Because VR creates unique learning environments, it can take learners on excursions that would be impossible in person, like exploring the International Space Station, a project made in direct collaboration with NASA. And students can build skills with programs like Virtuoso, a game designed around providing foundational music theory and instrumental skills by leveraging VR’s unique simulative interface. The game empowers players to engage with the curriculum by simulating instruments that users can play to refine and display the knowledge they acquire by playing the game.
VR games and the metaverse
As a shared, persistent virtual world for exploring content, the metaverse is a natural fit for gaming; in that context, “persistent” means the world of the game continues whether you’re currently playing it or not, and the assets you accrue in the virtual world don’t disappear once you’ve logged off.
If you’re thinking this sounds like an MMORPG, a structure that’s existed for decades in computer gaming, you’re absolutely right. The metaverse, is in many ways, the application of MMO structure to a virtual world designed for both gaming and non-gaming (e.g., social media and ecommerce) functions. While in World of Warcraft there’s an in-game economy for buying and selling in-game items like a magic sword or a sweet new ride, in the metaverse you might be buying digital assets — like clothes for your avatar, for instance — or just as likely perusing a digital storefront in VR to buy real-world items.
The potential uses for the metaverse are too numerous to list and ideas for new theoretical functions are thought up every day across industries looking to capitalize on the new frontier. But to make the metaverse a reality, VR technology is a fundamental necessity. Game developers have been creating virtual worlds for decades, the newest branch of which is VR game design. That experience and continued innovation are an incredibly valuable resource to companies looking to create metaverses of their own.
The hardware of VR
Then there’s the hardware landscape of VR. Still very much a wild west as far as design doctrines, the technical constraints of different brands’ headsets have a larger gap than consoles. With PC or console game dev, you have a fairly uniform set of technical specifications that your game needs to fall within. But with VR games? Buckle up.
Traditional game development is linear, with each stage building off the last, but virtual reality games introduce new challenges, namely how any new mechanic interacts with the game environment, but also the person playing it. This makes developing for VR more iterative.
The more 3D assets you add, or, more broadly, even just the more game complexities you add, the closer you get to edging out one brand of hardware or another. Consider headset sensors, the hardware the entire device relies on to track a user’s movements and keep them accurately positioned in the virtual environment. Some headsets use gyroscopes and accelerometers to track movement, others might use a gyroscope and internal cameras. Another still might use external cameras. These components determine the way that headset will run your game, which means deciding which platforms you’ll develop your product for and designing accordingly.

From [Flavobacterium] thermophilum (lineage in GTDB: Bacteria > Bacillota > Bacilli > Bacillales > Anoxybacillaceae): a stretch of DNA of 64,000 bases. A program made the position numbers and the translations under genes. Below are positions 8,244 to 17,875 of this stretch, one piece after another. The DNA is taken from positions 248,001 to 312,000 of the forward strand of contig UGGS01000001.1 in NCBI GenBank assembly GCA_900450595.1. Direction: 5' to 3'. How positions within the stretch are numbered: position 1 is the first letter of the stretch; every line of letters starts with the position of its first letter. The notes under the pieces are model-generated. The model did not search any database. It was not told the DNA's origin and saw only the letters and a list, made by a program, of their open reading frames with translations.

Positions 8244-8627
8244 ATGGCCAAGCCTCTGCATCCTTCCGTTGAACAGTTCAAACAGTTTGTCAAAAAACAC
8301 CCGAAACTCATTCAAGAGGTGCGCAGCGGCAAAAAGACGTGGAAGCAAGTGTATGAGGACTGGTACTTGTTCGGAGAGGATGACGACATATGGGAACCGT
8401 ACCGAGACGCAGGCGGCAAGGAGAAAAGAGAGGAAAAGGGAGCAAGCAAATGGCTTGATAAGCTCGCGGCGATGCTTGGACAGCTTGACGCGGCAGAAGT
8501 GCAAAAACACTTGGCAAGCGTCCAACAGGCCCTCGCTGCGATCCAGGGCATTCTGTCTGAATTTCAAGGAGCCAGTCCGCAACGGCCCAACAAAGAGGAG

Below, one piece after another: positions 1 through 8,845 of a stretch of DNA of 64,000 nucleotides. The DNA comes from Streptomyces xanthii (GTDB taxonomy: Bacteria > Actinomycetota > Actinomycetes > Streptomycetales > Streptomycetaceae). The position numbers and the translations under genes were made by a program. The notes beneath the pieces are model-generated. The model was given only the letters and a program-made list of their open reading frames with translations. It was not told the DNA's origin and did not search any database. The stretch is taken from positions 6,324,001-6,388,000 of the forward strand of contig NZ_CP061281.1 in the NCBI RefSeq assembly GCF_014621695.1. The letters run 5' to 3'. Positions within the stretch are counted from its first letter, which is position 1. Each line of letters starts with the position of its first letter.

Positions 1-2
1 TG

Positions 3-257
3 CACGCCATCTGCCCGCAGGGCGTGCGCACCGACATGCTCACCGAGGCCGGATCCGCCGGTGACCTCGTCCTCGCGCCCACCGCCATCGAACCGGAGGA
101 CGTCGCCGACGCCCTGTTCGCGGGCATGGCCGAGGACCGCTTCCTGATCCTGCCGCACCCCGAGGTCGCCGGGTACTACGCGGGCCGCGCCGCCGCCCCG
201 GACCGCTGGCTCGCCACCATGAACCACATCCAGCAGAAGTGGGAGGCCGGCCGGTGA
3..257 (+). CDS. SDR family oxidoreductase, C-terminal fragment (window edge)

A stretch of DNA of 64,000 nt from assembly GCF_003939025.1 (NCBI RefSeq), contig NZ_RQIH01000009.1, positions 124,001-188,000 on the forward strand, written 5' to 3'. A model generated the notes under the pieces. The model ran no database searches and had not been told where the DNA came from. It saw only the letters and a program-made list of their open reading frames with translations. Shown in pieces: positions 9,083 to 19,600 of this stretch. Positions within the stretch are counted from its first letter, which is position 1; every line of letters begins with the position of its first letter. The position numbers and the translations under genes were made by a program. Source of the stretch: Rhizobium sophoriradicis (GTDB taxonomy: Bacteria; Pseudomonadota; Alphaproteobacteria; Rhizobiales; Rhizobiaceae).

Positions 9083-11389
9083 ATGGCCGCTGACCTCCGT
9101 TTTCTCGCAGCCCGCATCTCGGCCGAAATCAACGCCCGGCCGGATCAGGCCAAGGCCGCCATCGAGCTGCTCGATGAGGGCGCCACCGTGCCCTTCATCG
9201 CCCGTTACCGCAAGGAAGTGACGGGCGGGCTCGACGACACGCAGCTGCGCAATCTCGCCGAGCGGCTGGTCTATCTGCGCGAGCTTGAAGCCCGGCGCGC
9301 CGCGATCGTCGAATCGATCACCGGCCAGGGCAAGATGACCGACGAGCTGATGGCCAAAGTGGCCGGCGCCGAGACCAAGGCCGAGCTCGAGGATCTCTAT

In addition to technical challenges, there are game design considerations specific to VR. The vast majority of gaming has thus far centered around one screen through which the world is shown — so devs only have to create what fits into that single, unmoving, viewable screen. VR takes that concept, crumples it up into a ball, and throws it away.
Enter Field-of-View (FoV). While 3D assets have existed in 2D games for ages, they’ve always been consigned to an unmoving screen. In contrast, VR games require assets existing around that eternal nuisance the player, who can turn their head and with it completely shift the FoV in a direction that didn’t have to be accounted for with 2D gaming. And just to keep things interesting? Different headsets have different widths of FoV varying as dramatically as 89° (Meta Quest 2, formerly known as the Meta Quest 2) to 120°(VIVE Focus 3).
That added complexity doesn't just up the experience: It also raises the bar with respect to engineering talent needs. Developers with VR experience are an important part of the equation, and finding devs up to the task of virtual reality development can be substantially easier when using external talent firms.
Developing for this medium can be daunting, but if you’re as excited at the prospect of creating in what might well be gaming’s final frontier, the challenge fuels the fire. And if you’re looking for some extra developers who share that sense of drive and enthusiasm in tackling VR’s challenges, we might know where you can start.